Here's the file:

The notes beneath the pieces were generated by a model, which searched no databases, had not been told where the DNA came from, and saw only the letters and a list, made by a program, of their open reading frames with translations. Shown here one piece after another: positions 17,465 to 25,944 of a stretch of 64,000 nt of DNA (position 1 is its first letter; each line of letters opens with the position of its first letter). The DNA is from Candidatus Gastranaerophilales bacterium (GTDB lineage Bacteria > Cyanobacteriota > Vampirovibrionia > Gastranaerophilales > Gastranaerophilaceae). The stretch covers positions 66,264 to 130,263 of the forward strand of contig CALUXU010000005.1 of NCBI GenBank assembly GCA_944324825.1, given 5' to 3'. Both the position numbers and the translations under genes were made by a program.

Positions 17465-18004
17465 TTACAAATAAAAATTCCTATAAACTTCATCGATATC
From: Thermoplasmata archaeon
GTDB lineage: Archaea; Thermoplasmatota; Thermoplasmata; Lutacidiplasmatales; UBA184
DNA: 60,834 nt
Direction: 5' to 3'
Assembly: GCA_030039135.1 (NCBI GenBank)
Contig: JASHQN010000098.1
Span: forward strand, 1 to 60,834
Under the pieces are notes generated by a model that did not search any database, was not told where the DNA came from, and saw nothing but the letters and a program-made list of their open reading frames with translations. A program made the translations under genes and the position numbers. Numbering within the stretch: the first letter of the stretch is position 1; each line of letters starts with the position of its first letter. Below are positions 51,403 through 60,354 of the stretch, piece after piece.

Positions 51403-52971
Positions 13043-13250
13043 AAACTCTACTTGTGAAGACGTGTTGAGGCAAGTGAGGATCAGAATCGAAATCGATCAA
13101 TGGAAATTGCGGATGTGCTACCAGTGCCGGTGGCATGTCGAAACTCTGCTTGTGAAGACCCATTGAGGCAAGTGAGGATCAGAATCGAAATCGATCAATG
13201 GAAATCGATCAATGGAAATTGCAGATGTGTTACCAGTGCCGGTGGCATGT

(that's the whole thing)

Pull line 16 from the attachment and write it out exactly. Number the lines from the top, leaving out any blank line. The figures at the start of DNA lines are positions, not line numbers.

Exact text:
13201 GAAATCGATCAATGGAAATTGCAGATGTGTTACCAGTGCCGGTGGCATGT